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Feds vs. AZ: Is a second lawsuit coming?
Attorney General Eric Holder says the federal government might file a second lawsuit to block Arizona's tough immigration law. Would that be overkill?
 
Eric Holder.
Eric Holder.
Getty

Despite having already filed one lawsuit challenging the constitutionality of Arizona's controversial immigration law, Attorney General Eric Holder isn't ruling out a second one. In an interview with CBS News' Bob Schiffer, Holder said that if the law — which requires state and local law enforcement officers to arrest people who can't prove they are in the country legally — ever goes into effect and it results in racial profiling, "we would have the tools and we would bring suit on that basis." Is it overkill to threaten a second suit before the first one has even been heard? (Watch The Week's Sunday Talk Show Briefing on Arizona vs. Obama)

Expanding the lawsuit might make sense: The first lawsuit didn't address racial profiling because "it's very rare that a law of this type would be discriminatory on it’s face," says Doug Mataconis in Outside the Beltway, but it's "entirely probable" that it will be in practice. So Holder is issuing a warning to Arizona to apply the law fairly, but he's also just stating a "legal reality."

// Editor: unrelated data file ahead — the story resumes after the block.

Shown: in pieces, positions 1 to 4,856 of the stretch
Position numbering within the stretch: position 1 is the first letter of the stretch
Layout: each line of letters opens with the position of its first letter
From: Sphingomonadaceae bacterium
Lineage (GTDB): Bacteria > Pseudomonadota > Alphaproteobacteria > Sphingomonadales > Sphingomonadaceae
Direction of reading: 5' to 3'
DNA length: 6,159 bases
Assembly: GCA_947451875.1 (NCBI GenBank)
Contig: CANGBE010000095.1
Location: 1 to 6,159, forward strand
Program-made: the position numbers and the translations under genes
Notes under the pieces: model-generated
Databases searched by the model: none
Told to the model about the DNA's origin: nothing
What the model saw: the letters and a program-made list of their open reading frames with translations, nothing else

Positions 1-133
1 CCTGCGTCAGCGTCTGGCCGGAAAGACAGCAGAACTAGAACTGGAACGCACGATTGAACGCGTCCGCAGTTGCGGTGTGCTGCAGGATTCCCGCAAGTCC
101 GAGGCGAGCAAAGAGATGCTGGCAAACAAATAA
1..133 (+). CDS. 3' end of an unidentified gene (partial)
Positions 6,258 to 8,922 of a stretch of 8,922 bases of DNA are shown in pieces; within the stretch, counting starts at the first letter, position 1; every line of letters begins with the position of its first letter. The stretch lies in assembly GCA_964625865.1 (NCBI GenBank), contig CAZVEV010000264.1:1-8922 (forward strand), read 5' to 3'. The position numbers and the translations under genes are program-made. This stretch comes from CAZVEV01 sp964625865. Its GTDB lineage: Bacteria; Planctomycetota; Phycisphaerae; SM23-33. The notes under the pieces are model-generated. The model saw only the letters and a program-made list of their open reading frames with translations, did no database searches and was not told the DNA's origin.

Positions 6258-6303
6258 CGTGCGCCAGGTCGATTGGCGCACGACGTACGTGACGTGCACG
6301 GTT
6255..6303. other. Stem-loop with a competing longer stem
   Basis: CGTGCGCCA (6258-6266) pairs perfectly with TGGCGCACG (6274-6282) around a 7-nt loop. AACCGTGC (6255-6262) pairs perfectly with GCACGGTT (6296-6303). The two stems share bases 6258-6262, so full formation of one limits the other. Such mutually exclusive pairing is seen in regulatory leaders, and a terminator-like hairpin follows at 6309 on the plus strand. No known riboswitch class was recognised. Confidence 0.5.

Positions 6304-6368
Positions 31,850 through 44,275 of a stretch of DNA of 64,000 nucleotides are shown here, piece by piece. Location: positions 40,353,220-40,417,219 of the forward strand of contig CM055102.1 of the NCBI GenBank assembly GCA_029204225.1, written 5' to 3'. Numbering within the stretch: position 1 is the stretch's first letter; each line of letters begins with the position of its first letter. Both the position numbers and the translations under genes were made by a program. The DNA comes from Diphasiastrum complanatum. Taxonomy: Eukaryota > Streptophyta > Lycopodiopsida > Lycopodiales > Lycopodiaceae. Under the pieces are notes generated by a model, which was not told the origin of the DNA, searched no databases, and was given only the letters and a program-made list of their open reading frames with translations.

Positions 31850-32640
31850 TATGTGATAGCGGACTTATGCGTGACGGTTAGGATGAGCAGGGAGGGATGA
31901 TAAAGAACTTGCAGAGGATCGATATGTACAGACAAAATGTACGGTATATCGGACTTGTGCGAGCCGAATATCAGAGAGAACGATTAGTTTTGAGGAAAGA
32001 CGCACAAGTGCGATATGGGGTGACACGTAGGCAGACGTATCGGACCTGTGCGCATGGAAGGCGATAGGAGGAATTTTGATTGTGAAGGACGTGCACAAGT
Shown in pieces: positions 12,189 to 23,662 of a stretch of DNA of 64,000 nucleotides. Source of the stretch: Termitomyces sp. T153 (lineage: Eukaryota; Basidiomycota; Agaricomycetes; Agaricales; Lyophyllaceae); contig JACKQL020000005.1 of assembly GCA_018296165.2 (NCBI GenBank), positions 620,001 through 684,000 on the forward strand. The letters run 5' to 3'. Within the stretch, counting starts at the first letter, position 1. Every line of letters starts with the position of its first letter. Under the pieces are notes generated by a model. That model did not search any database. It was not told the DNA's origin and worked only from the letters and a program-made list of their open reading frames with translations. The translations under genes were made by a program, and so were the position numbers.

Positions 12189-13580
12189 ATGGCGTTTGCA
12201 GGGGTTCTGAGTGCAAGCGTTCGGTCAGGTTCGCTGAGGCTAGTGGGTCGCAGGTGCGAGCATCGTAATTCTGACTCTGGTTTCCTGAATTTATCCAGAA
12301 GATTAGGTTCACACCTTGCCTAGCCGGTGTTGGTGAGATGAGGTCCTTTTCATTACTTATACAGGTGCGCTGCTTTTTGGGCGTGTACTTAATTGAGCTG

"Feds may challenge Arizona law on racial discrimination grounds"

A second lawsuit won't be needed: It's unlikely that the law will result in racial profiling, says Ann Wollner in The Wilmington News Journal, because the first federal suit "will probably kill the law as unconstitutional." And thank goodness. It has so many junk lawsuit–baiting, police-thwarting, fiscally irresponsible "abominations," its unconstitutionality is the only "good news about this bad law."
"Arizona's law crosses into U.S. turf illegally"

More suits isn't the answer: Speaking of bad law, "U.S. immigration policy has failed," says the Financial Times in an editorial. And suing Arizona is not only a political loser, it also "does not constitute an immigration policy." In fact, "it only draws attention to the lack of one." And rather than "cajoling" lawmakers into fixing it, President Obama "has chosen to attack." That's not leadership.
"U.S. immigration policy paralysis"

 

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